Breakfast Briefing: The 5 stories PR pros need to know on Tuesday morning, 7.12.2016

Better late than never. Bernie Sanders will join Hillary Clinton on the stump on Tuesday.

What to watch today: Better late than never. Bernie Sanders will join Hillary Clinton on the campaign trail in New Hampshire on Tuesday, throwing his weight behind the presumptive Democratic nominee two weeks before the party convention in Philadelphia. Clinton has been working to win over Sanders’ supporters for the general election push against Donald Trump.  While the former secretary of state isn’t making the inroads she’d like with his youngest backers, she is dominating Trump among college-educated voters.

President Barack Obama is set to speak at the memorial service today for the five police officers slain in Dallas last week. Obama will attempt to mend his strained relationship with the police, as well as offering "some measure of comfort" to Dallas and the country at large, said Press Secretary Josh Earnest.

Is Pokemon Go not just a craze but a data-stealing juggernaut? Security experts are debating that question, with some saying claims that it accesses all Google account data are overblown. Niantic Labs, the game’s publisher, said Monday it will refine the game’s permission requests to ask for only the basic Google information it uses.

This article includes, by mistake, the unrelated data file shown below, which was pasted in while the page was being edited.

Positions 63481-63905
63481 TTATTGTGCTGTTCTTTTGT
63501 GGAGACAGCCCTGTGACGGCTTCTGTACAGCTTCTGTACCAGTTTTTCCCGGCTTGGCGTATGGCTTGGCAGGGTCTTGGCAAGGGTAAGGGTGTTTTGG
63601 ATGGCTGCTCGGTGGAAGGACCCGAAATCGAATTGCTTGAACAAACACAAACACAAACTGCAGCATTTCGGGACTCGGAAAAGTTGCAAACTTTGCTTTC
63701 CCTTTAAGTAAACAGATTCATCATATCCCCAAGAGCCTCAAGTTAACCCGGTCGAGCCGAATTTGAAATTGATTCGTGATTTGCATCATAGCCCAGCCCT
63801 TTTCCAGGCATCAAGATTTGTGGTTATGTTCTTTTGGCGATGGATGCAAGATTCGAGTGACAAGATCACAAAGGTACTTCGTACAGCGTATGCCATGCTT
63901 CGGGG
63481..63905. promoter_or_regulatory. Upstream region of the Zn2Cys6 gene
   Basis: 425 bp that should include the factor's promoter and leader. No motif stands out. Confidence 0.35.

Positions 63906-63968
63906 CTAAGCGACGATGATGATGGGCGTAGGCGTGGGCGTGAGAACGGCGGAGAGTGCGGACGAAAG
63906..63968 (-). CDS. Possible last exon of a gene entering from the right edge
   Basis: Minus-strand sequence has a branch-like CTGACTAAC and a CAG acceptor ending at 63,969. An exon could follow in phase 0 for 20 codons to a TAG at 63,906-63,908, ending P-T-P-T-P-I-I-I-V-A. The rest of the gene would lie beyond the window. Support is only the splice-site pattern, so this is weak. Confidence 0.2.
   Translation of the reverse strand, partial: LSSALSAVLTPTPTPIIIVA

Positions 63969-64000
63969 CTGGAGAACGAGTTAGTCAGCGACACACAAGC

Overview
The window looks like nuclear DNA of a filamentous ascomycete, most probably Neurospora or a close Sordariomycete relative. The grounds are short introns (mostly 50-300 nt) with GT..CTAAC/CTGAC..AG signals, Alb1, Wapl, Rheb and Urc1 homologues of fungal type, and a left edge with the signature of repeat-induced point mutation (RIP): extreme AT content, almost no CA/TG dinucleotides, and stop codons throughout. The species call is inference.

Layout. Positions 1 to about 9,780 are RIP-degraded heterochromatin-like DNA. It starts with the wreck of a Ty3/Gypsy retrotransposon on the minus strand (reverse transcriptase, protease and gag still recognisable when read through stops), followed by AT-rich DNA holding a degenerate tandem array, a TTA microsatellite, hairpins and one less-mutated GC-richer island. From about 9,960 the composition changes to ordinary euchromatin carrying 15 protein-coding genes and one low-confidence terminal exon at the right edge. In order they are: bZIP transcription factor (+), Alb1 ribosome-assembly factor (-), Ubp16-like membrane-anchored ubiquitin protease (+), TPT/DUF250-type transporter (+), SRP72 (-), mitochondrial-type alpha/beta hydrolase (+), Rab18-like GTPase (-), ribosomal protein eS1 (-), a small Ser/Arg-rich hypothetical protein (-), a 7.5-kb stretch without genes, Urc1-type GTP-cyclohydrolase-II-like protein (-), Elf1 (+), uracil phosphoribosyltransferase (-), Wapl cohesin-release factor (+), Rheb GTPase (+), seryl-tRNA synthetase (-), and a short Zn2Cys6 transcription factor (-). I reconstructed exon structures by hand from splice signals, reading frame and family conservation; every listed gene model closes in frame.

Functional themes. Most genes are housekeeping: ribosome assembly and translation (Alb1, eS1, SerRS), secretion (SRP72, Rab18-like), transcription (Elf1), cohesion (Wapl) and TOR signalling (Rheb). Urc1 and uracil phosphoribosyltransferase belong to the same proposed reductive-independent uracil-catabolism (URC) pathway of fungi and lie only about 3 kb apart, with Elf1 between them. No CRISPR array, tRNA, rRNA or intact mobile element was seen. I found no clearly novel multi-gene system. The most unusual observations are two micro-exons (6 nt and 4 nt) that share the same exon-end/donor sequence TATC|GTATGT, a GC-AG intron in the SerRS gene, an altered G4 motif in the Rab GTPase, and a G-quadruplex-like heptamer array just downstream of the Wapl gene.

The Securities and Exchange Commission is opening an investigation into Tesla over whether it should have notified investors of the May 7 "autopilot" crash that killed one driver. The electric-car-maker did notify the National Highway Traffic Safety Administration about the accident. Tesla’s Elon Musk tweeted Sunday that he’s about to reveal part two of his "secret master plan" for the company.

President Barack Obama wrote in the Journal of the American Medical Association to say his successor should follow up the Affordable Care Act with a government-run healthcare insurance option. He also wrote that the government should improve financial assistance for people to buy healthcare plans. It is believed to be the first time a sitting president has published a scholarly article. 

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